Senators Move to Undo Clean Water Protections

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By Amy Mall, Natural Resources Defense Council

Senator John Barrasso (R-WY) recently introduced legislation that would weaken the Clean Water Act, making it easier for polluting companies to build dirty oil and gas pipelines, massive dams, and other harmful projects that pose significant threats to rivers, wetlands, and other water bodies around the country. The bill has been co-sponsored by Senators Shelley Moore Capito of West Virginia, Senator Steve Daines of Montana, and Senator James Inhofe of Oklahoma, all Republicans.

Their target is Section 401 of the Clean Water Act. Under Section 401, states and tribes have the legal right to decide whether a project that is subject to a federal permit will meet state water quality standards and other environmental safeguards. In some cases, state laws prohibit actions that might be allowed under federal law, so this state and tribal role is essential. And states and tribes have unique knowledge of local conditions and stakeholders that may not be fully considered by federal agencies—a particularly acute problem under the Trump Administration.

If a project fails to demonstrate that it will meet appropriate requirements of state law, then states are empowered to deny approval (known as water quality “certification”), thereby stopping a project. They can also allow a project to proceed by granting certification with added conditions to ensure that the affected water bodies are protected.

Section 401 has worked well for decades and has helped protect streams, rivers, wetlands, lakes, springs, and other surface water bodies. States across the country review hundreds of certification requests every year. Some of the projects are massive, like dams and fracked gas pipelines, and require very detailed analysis of the potential impacts to nearby waterbodies.

Senator Barrasso is now trying to weaken Section 401 so that states and tribes only have 90 days after they receive an initial application for certification to request more information. This would limit the ability of states to obtain information they need in order to adequately assess a project’s impacts to waterways. In addition, the bill would eliminate the ability of states to impose important conditions that are necessary to protect fisheries, wetlands, recreation, and all the jobs and communities that depend on a healthy aquatic environment.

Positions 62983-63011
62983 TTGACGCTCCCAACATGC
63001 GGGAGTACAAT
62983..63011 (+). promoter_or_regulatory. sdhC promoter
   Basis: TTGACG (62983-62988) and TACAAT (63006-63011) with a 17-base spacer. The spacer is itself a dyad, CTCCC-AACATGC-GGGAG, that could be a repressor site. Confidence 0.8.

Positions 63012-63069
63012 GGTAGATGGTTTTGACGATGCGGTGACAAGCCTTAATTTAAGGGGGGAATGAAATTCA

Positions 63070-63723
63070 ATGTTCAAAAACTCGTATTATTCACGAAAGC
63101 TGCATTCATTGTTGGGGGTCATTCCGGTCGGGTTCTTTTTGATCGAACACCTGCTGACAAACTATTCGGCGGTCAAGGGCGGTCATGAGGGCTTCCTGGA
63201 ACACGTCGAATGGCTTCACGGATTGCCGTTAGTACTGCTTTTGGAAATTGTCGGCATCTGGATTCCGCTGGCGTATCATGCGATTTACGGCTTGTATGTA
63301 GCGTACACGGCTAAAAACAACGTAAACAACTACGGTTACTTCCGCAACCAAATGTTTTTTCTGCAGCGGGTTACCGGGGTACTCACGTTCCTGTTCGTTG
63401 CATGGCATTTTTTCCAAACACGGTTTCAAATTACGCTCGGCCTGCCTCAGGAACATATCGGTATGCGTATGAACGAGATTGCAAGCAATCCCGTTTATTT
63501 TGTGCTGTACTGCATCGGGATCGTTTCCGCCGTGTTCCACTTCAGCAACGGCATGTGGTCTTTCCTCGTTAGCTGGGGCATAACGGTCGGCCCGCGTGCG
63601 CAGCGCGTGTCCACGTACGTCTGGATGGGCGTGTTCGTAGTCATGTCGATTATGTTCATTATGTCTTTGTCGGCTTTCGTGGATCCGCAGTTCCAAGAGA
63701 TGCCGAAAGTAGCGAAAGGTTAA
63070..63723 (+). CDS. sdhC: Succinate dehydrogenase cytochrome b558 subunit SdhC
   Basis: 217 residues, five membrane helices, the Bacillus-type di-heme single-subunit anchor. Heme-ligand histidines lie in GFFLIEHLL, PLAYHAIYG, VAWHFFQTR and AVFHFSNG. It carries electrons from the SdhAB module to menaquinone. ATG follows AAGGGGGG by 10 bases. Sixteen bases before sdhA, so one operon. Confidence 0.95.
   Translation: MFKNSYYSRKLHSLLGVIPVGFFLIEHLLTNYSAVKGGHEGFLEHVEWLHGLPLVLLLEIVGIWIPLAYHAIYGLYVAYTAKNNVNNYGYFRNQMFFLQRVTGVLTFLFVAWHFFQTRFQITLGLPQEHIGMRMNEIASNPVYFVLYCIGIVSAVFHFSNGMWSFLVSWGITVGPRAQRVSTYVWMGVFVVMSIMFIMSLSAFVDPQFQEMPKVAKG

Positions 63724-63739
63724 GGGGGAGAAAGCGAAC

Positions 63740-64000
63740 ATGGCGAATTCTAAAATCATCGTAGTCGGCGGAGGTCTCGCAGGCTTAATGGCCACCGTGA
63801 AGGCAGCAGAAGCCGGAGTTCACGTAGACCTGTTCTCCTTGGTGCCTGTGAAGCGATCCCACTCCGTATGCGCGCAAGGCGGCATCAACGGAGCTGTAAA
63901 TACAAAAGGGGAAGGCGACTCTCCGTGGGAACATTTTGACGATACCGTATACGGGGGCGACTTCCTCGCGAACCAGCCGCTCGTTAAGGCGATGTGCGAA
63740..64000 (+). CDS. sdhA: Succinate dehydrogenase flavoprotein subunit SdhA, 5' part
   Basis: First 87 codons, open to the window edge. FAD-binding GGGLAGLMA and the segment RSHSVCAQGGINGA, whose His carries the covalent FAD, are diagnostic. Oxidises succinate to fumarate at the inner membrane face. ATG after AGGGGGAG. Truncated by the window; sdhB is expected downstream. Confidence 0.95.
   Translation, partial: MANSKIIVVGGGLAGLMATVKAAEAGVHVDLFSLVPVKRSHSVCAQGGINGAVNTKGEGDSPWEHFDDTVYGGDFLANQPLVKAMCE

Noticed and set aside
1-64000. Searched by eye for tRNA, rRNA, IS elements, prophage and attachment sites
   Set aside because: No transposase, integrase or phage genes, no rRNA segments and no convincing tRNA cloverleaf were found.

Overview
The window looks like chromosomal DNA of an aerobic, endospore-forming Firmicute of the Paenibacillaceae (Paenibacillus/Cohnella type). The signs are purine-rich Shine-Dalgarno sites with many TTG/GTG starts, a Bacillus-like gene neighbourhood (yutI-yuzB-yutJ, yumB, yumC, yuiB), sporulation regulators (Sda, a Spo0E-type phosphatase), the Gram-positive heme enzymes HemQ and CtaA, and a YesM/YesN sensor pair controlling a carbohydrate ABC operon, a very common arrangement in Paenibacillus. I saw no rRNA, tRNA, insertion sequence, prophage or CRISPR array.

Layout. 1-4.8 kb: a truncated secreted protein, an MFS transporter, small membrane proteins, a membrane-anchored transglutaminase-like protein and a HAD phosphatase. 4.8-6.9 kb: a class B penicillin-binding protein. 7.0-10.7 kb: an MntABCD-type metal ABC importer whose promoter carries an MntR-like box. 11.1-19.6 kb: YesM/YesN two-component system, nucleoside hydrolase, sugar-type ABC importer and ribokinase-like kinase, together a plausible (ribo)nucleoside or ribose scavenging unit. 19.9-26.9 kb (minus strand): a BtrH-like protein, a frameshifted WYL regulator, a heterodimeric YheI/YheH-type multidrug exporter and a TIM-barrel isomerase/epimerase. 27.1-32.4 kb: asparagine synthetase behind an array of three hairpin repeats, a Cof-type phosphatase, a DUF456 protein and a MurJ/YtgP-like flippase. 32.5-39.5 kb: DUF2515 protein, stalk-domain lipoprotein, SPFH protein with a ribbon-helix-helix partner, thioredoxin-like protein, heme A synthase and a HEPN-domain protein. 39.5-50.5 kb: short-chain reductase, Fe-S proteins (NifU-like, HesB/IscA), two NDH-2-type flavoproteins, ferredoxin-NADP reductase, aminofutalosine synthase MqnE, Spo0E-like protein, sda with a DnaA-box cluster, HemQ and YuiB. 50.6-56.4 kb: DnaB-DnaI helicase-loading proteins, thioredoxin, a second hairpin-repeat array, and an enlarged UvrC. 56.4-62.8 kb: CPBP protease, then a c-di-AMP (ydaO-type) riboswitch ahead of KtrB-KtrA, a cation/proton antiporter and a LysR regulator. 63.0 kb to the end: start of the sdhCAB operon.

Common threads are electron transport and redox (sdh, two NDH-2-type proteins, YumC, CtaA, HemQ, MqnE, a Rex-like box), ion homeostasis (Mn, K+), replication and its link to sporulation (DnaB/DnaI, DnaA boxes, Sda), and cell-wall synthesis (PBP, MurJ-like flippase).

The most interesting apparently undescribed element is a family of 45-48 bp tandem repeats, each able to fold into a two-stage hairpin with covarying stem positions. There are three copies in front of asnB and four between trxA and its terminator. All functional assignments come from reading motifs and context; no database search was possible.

The only people who would benefit from this misguided amendment are those who have something to hide from state or tribal regulators and are eager to make money off of projects that threaten water bodies.

Section 401 is at times the only tool states or tribes have to stop or condition harmful projects when the federal government has otherwise given them the green light. And to do an adequate job, more than 90 days is needed to determine whether these projects will harm our waterways.

It’s clear that this is a political play and the ultimate goal is to weaken environmental protections. The senators pushing for this bill often argue *against* federal regulation and in favor of state rights when doing so would weaken environmental protections, yet now they argue for a bill to undermine state’s rights.

Bipartisan state and regional officials from across the country oppose this bill, including governors, state legislators, county executives, state wetland managers, clean water administrators, state and regional fish and wildlife agencies, and state attorneys general. These officials sent a letter to Congressional leaders stating that “Curtailing or reducing state authority or the vital role of states in maintaining water quality within their boundaries would inflict serious harm to the division of state and federal authorities established under the Constitution and recognized by Congress in the CWA.”

The Barrasso bill would undermine existing state and tribal authority to protect rivers, wetlands, drinking water sources, fisheries, and more. We call on Senators to reject this bill and to prioritize clean water over corporate profits.

Originally posted here.

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